The manufacturing industries have brought to Plainfield a new era. The old interests have faded almost away, and with the coming of the factories and workshops, railroads and a new class of people, a new era is open to her. To the notice of the churches and other institutions that belong to this era of the present day we propose to devote this chapter.
Previous to the year 1800, Methodist preachers found their way into this town, preaching in different neighborhoods, and organizing a class and society which in time held services in the old Separate meeting house. But the first beginnings of the organic life of the Methodist Episcopal church in ‘this town of which we have definitely learned were in 1825, when the locality was included in the Norwich Circuit, under the joint pastorate of B. Hazeltine and 0. Robbins. A class was formed with E. Dunlap as leader, and it was composed of Nathan M. Brown, Eunice Brown, Eliza Bass, Mary Torry, Susan Stowell, Bridget Starkweather and Jesse Ames. The first quarterly conference held here was in January, 1827; Edward Hyde, presiding elder. In 1829 Plainfield was connected with Thompson Circuit, under I. Bonney, I. M. Bidwell, 0. Robbins and P. Townsend. In 1830 John Lovejoy, with others, was appointed on the Thompson Circuit; and in 1831 Mr. Livesey and others. In 1832 Plainfield reported thirteen members, with B. Paine as pastor. He was followed in 1833 by E. Benton (for two years), Z. Loveland, J. Ireson, N. Culver, H. Thatcher and A. B. Wheeler. During the pastorate of the latter two important events took place: the purchase of the ” Union church ” in Moosup, March 24th, 1842, which was the first house of worship owned by this church; and the withdrawal of sixty-five of their membership to constitute the Danielsonville church, which was done September 3d, 1842. In the meantime a great revival prevailed, in which many were added to this body. Beginning with 1843 and coming down to 1870 this charge has been supplied successively by the following pastors: D. Dorchester, V. R. Osborne, C. C. Barnes, J. Mather, G. W. Brewster, W. Emerson, J. F. Sheffield, W. Turkington, Peter S. Mather, G. W. Rogers, R. Parsons, J. M. Worcester, P. Crandall and George de B. Stoddard. In 1870 the membership reported was one hundred and forty, with seventeen probationers. Under the pastorate of L. E. Dunham, which continued two years and ended in April, 1872, a new house of worship was erected, the dedication of which occurred in February, 1872. He was followed by E. M. Anthony, W. W. Ellis, G. W. Hunt, E. J. Ayers, R. D. Dyson, F. A. Crafts and John McVey. The church is in a prosperous condition and has a membership of about one hundred and seventy-five.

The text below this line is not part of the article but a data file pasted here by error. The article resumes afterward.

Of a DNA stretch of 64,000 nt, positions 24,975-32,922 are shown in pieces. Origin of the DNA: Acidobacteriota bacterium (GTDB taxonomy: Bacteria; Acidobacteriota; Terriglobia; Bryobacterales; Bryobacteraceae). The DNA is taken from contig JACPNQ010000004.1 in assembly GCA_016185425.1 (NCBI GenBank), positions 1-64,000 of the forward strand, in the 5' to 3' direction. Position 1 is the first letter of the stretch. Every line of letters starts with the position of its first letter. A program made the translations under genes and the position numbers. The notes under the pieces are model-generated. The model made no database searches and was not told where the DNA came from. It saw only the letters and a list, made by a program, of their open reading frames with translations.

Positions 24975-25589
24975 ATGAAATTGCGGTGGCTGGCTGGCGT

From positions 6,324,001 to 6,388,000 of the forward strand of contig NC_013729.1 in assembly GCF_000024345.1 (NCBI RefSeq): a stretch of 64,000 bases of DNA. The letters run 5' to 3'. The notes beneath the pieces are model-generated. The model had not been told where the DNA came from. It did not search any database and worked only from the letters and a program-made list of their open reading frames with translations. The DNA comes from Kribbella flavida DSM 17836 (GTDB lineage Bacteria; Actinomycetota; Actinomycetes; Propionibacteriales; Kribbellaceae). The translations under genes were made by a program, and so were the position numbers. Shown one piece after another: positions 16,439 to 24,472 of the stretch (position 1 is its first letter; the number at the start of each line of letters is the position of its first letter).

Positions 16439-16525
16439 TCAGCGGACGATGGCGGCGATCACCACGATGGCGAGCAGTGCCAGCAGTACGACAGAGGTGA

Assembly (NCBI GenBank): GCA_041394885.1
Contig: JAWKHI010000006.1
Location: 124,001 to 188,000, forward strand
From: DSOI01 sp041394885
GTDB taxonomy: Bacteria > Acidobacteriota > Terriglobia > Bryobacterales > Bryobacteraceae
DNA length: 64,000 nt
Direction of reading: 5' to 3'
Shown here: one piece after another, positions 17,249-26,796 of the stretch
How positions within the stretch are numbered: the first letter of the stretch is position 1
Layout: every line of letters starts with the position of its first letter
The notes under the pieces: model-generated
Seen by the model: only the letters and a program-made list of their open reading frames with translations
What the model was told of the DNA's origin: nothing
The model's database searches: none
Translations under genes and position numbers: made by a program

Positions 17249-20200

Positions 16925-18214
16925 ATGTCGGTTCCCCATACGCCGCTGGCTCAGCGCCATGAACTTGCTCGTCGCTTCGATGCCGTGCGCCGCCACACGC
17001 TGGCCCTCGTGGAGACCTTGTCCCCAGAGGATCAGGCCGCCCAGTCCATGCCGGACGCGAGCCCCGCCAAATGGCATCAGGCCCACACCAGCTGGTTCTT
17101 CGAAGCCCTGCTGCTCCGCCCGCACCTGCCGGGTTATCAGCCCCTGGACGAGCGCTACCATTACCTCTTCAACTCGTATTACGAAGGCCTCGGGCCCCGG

The Plainfield Union Baptist church, located at Moosup, was organized October 16th, 1792, with nineteen members. On November 9th, of the same year, Reverend Nathaniel Cole, of Swansea, Mass., was called to become the pastor. The church soon had a membership of one hundred. Elder Cole labored here forty-one years, retiring from the ministry in 1833, at the age of seventy-seven years. The second pastor was Reverend C. S. Weaver, who served the church for three years, during which term fifty-three members were added to the church. by baptism. The following pastors then successively served the church about two years each: Chester Tilden, Thomas Barber, John Read, James Smither and Frederic Carlton. The present house of worship was dedicated January 5th, 1843, at the close of the ministry of Elder Read. The pastorate of Reverend J. P. Brown began in April, 1849, and continued until May, 1871, a little more than twenty-two years. During this period three hundred and five persons were received into the church, two hundred and ten by baptism. In 1866 the bell, weighing 1,015 pounds, was purchased at a cost of $670, which with other improvements swelled the extra expenses of that year to $1,000. In 1867 the church edifice was raised and a vestry placed under it at a cost of more than $2,000.